Baptism is the doorway into membership in the church…Baptism is powerful because it places us in the church where pastors, friends, and mentors train us and pray for us—where God corrects and feeds us by his word at his table. Baptism does what it does because Jesus authorizes it. Baptism works because the church works, and the church works because it’s the body of Christ, enlivened by the Spirit.
If the church is what the New Testament says it is and if baptism is the doorway to the church, then certain things necessarily follow: baptism is adoption into the Father’s family, union with Christ in his body, installation as a living stone in the temple of the Spirit. If the church is what the New Testament claims, baptism gives us a share in the resurrection life of the Son and his Spirit. If the church is as the New Testament describes it, baptism is the gift of a future, propelling us toward the unending joys of a new heaven and a new earth. It is indeed a “saving flood.”Peter Leithart, Baptism: A Guide to Life from Death (Lexham Press: Bellingham, WA, 2021), 7.
So for those who have been baptized into the family of God, the body of Christ, the temple of the Holy Spirit:
- Consider yourselves dead to sin and alive to God in Christ. Believe what your baptism is telling and showing you. Make that the controlling factor of your life: You have been crucified with Christ, and you have claimed by him and raised with him in newness of life.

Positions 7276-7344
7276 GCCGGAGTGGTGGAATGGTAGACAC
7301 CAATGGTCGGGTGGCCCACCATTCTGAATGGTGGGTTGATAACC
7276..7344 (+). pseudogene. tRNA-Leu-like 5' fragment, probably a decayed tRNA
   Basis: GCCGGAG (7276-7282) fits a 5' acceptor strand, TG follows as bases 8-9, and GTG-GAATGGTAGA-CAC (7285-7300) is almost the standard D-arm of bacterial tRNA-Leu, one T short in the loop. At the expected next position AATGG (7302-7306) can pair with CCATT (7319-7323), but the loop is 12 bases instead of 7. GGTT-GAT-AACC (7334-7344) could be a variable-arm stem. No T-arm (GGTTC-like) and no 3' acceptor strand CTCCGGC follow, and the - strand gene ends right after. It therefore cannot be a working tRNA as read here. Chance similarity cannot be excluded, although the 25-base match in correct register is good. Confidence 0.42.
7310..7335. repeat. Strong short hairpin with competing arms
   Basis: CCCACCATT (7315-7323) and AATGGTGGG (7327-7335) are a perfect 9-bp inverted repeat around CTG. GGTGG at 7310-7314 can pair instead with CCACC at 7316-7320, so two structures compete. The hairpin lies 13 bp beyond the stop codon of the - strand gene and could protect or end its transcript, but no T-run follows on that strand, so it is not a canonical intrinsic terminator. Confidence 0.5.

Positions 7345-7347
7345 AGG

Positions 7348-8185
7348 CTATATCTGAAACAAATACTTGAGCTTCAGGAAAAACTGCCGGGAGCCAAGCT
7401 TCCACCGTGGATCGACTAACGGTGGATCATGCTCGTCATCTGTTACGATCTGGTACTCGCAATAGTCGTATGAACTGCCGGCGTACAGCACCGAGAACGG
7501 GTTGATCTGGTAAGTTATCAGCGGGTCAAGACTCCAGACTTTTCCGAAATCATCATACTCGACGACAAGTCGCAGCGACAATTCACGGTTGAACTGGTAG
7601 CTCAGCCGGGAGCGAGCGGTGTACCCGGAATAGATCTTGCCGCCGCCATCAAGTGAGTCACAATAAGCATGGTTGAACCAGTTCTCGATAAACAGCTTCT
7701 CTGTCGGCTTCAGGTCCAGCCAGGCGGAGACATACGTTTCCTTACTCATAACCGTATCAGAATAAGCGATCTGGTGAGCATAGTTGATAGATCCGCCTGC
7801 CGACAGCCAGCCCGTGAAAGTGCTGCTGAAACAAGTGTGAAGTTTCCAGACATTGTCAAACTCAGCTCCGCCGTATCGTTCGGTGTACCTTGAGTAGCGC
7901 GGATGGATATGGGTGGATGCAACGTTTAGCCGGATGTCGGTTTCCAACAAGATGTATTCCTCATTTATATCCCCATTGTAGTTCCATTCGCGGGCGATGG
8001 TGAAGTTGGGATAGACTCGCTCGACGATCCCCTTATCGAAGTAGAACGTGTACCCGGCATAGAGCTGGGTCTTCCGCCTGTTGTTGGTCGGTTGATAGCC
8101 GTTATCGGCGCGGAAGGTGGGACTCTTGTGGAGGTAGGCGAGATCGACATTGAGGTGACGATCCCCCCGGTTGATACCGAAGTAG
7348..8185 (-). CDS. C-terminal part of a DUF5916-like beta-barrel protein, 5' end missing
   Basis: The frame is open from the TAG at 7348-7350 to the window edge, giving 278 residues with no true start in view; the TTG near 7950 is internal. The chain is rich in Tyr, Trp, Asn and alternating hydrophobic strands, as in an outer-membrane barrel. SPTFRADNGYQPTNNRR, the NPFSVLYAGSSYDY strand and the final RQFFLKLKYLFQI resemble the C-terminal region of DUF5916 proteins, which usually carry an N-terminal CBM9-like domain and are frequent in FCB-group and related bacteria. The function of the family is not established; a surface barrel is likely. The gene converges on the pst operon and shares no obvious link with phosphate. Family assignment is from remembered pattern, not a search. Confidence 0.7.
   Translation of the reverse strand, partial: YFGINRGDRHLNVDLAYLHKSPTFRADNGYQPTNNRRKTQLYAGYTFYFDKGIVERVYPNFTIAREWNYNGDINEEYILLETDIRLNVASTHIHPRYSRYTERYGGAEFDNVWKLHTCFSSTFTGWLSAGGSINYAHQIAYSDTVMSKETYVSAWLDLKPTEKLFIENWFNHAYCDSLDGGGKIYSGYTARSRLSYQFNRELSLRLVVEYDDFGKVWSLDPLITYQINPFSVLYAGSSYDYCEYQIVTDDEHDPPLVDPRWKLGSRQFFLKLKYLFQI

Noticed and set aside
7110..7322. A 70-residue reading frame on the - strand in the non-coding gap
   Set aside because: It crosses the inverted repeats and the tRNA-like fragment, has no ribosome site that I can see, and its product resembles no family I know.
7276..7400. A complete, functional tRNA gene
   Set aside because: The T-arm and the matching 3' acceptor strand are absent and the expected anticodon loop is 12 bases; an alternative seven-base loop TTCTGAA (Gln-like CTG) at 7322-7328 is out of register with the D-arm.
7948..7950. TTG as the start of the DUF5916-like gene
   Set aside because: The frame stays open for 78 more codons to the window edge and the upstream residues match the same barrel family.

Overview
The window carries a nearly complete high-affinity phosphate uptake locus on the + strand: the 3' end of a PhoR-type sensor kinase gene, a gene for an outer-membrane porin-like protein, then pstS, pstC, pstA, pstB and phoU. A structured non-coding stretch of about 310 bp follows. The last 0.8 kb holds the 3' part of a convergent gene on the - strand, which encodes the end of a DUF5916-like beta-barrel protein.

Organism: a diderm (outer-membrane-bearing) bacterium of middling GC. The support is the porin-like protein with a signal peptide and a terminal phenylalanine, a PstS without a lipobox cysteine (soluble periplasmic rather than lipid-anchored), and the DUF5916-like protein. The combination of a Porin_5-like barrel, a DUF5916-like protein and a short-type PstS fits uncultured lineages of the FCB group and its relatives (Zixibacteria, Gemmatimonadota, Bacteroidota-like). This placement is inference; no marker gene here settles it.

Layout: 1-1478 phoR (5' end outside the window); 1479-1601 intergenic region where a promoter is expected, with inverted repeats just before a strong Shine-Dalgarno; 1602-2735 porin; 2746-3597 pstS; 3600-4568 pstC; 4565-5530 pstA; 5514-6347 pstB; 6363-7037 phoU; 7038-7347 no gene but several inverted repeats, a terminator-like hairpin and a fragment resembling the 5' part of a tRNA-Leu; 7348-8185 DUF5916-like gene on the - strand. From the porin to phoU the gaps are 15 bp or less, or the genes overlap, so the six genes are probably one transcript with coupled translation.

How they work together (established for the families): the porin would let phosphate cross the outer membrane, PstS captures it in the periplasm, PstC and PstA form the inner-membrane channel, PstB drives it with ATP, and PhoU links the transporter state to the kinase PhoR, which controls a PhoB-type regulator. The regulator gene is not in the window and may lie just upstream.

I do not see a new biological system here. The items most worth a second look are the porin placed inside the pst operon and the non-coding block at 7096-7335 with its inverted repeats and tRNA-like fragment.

- Remember that baptism is a promise of God’s forgiveness. This is the day you can say you died to the old world. Don’t abandon the ark and make shipwreck of your faith.
- Remember your baptism, what God has done for you. Remember that you have died, and your life is hidden with Christ in God, and when Christ appears, you will appear with him in glory (Col 3:3-4)
- Going Public: Why Baptism Is Required for Church Membership, Bobby Jamieson.
- “What’s in the Water?: Baptism as a Sign of Addition”, Trent Hunter
- “Youth and Church Membership—Or, Stop Baptizing Children into the Ether“, Alex Duke
Mitch Bedzyk serves as a pastor Emmanuel Community Church, overseeing music and Sunday Classes. He received his Master of Theological Studies from Midwestern Baptist Theological Seminary and works in IT for the NY Office of Mental Health. He and his wife, Sarah, have five children: Kya, Khalli, Oliver, Amelia, and Micah. In his spare time he enjoys reading, coffee, guitar, being an MLS fanatic and playing fantasy soccer.